CRIM 103 - Serial Killers
Number of Credits: 3
Serial Killers presents an overview of serial killers and mass murderers in the United States and other countries in order to better understand the background of serial killers as well as the root causes and failures in their lives that led up to their killing spree. Case studies of serial killers will be reviewed as well as the investigation, apprehension, trial and dispositions of these offenders. Three hours lecture. Three Credits. Three billable hours.
Pre-requisite(s): eligibility for ENGL 101 .
Course Objectives: Upon successful completion of this course, students will be able to:
- Summarize the history of mass murder and serial killing and analyze the effect mass and serial murders have on our society. (PG-1,2,4 GE-1,2,6)
- Examine the definitions and differences between mass and serial murder and breakdown the complexity of these cases and jurisdiction issures. (PG-1,4 GE-2,4)
- Analyze how personal behaviors affect self and others. (PG-1,3,4,7 GE-1,3,4,7)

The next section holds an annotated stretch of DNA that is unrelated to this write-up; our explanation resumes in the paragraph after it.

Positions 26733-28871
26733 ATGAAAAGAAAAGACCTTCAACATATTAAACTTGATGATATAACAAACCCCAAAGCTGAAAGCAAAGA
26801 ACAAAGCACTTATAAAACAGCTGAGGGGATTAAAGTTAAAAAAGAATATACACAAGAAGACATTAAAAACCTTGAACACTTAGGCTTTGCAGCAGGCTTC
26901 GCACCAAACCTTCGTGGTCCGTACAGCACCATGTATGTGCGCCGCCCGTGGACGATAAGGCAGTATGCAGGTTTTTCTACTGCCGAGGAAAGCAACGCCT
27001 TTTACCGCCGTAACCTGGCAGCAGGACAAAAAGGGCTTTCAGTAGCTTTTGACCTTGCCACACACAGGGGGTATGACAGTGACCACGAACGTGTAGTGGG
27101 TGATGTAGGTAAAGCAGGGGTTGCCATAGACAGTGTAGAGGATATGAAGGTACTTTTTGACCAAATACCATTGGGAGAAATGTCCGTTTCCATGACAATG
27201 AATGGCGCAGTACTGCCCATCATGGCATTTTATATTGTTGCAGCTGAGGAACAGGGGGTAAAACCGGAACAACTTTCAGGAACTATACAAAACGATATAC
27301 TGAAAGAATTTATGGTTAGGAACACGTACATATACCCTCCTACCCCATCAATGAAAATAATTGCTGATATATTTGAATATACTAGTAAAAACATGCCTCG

- Identify biological and genetic foundations of violent behavior, determine what is fact or myth, and breakdown the root causes of these crimes. (PG-1,2,3,4 GE-1,2,4,7)
- Distinguish between non-violent and violent paraphilia and recognize the various societal implications of deviant behavior. (PG-1,2,4,7 GE-1,2,4,7)
- Explain the role and types of stalking in predatory crimes that can lead to homicide and serial murder. (PG-1,2,7 GE-1,2,7)
- Explore victim facilitation in serial murder and demonstrate understanding of the concept of preference. (PG-1,2,7 GE-1,2,7)
- Evaluate the utility of current types of profiling and problems associated with high profile cases. (PG-2,3,4 GE-6,7)
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